October 18, 2023
By DEBORAH MAIER
MILLERTON — In Mad Rose Gallery’s spacious main room, Michael Lavin Flower’s mostly black-and-white photographs trace one man’s curiosity about nature and the built world as well as the very processes that transform simple recording of them into individual pieces of art.
The Saturday, Oct. 7, opening of the show, Flower said, drew about 80 attendees; it runs through Sunday, Oct. 29.
Flower, long a commercial photographer and more recently an educator of elementary schoolchildren, explained the crossover and his many aesthetic choices in an artist statement: “Teaching has consistently reminded me,” he wrote, “that there is always a new concept of image waiting to be explored.”
The process of exploring, then manipulating images is basic to his entire oeuvre. The initial attraction is what he termed in a personal interview “ambiance—wind blowing, clouds floating, a shoreline in the distance referenced by the nearby sand dune, a reflection in a piece of glass. It’s all so subjective,” he pointed out. Any two people could be looking at the same thing but seeing it differently.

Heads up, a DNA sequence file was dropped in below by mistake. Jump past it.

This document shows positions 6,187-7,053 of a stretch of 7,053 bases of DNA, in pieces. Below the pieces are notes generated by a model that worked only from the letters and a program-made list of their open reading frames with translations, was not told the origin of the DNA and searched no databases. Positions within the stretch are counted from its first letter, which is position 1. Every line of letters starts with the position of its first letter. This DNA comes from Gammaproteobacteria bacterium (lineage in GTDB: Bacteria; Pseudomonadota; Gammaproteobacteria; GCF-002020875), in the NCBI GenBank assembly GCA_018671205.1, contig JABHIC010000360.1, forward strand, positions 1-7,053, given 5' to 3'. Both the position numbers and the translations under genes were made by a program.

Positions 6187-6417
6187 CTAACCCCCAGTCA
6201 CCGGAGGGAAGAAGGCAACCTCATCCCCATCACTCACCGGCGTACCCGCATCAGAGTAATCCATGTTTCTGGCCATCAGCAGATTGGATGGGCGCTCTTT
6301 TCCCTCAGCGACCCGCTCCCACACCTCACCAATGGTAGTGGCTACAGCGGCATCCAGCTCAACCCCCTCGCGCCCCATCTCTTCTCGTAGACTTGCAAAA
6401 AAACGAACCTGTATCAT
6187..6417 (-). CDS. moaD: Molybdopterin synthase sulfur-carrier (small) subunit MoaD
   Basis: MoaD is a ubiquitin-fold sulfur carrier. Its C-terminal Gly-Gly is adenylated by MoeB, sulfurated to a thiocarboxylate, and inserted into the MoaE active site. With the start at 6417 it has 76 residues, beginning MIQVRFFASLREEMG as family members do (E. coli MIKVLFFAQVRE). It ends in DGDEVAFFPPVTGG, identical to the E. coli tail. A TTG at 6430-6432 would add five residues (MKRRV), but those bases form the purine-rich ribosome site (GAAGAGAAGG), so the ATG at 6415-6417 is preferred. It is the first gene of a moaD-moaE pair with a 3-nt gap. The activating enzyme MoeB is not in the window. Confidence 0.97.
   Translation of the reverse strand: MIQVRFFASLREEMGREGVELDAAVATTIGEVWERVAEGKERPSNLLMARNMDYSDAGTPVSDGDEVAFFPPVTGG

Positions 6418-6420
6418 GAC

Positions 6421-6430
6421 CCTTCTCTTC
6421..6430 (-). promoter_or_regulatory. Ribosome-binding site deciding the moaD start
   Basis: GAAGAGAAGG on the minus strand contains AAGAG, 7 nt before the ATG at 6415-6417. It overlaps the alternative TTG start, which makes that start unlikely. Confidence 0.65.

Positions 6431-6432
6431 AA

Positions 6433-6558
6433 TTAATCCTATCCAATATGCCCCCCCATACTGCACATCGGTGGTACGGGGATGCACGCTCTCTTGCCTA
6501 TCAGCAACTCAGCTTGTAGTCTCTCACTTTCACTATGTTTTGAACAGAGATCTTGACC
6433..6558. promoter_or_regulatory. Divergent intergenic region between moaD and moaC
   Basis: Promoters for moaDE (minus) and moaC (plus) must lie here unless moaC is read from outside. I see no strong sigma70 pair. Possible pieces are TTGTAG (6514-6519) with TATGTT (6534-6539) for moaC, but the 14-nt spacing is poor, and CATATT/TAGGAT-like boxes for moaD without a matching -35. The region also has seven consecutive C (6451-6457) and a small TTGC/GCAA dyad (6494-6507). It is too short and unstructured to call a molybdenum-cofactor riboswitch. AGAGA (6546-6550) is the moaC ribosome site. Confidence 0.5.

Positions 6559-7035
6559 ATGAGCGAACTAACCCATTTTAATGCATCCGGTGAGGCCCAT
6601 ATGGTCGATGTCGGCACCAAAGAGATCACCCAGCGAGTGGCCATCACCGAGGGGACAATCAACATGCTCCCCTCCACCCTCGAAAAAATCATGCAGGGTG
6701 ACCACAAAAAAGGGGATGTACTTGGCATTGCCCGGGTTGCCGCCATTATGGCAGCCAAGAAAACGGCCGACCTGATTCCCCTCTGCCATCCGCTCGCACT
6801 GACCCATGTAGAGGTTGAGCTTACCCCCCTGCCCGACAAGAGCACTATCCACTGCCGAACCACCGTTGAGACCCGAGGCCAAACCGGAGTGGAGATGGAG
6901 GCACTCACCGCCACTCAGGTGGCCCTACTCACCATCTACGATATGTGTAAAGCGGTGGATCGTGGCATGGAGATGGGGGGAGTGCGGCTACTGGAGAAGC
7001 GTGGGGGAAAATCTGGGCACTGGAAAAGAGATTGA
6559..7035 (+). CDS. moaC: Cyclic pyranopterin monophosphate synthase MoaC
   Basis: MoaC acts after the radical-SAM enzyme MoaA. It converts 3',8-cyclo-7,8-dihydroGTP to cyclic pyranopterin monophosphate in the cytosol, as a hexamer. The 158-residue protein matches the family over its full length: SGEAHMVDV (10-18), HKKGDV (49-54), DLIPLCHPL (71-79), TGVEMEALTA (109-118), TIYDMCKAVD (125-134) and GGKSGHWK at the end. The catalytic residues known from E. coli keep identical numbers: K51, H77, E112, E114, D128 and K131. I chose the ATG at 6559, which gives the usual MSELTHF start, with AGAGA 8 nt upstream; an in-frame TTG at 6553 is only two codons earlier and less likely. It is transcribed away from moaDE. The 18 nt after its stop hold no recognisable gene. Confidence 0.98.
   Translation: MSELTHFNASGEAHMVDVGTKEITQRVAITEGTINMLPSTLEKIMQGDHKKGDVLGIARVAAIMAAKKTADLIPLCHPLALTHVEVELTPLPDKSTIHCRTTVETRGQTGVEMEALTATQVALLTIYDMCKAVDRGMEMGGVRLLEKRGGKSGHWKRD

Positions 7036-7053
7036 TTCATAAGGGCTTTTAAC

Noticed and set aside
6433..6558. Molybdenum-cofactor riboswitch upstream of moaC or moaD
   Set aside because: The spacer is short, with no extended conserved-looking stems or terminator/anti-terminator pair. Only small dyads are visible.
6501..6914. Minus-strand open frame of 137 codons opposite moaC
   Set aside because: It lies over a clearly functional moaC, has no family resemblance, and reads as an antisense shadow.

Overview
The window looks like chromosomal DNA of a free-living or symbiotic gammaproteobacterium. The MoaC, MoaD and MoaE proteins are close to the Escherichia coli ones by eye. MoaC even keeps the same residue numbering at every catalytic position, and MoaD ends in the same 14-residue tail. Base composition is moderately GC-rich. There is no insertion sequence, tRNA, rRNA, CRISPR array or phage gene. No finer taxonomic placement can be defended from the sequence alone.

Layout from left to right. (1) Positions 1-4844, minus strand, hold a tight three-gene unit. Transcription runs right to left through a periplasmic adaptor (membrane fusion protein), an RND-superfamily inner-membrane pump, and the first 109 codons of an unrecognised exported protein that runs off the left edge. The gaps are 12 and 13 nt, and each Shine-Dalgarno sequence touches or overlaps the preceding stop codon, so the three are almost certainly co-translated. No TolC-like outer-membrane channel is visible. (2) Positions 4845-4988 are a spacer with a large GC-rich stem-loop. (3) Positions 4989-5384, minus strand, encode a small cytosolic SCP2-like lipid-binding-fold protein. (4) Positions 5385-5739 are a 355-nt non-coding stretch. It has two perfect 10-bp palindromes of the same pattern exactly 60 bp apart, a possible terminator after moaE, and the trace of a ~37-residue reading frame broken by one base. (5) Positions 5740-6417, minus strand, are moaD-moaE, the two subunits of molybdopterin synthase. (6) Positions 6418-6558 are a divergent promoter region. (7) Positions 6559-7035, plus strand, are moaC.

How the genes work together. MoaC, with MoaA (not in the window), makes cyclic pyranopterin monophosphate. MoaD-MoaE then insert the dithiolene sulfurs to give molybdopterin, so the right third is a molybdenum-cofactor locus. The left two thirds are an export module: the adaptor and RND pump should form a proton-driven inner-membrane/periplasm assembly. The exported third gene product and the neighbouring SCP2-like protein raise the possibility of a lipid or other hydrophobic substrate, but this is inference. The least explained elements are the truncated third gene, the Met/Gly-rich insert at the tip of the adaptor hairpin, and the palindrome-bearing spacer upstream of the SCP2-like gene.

The constructed images—many of the ones present in the current show—represent for Flower a reinvention of space, where “a small piece of music gets to be more orchestrated.”
In the large-scale “Eliza’s Gift,” a layering of images on glass or plexiglass, overlays and partially reveals the hand and foot of a child seated on an asphalt walkway, working on a chalk drawing. Flower built the sturdy support for the camera and placed it in situ as his stepdaughter drew.
With titles like “Social Distancing Markers Under Ice,” “Untitled (cherub),” and “Basso Profundo,” the mostly abstract chiaroscuro images n Flower’s “Lucid Dreaming” series deliver less, or more, or other than what they suggest.
Of note for the future, Flower is planning a Millerton mural in his own idiom.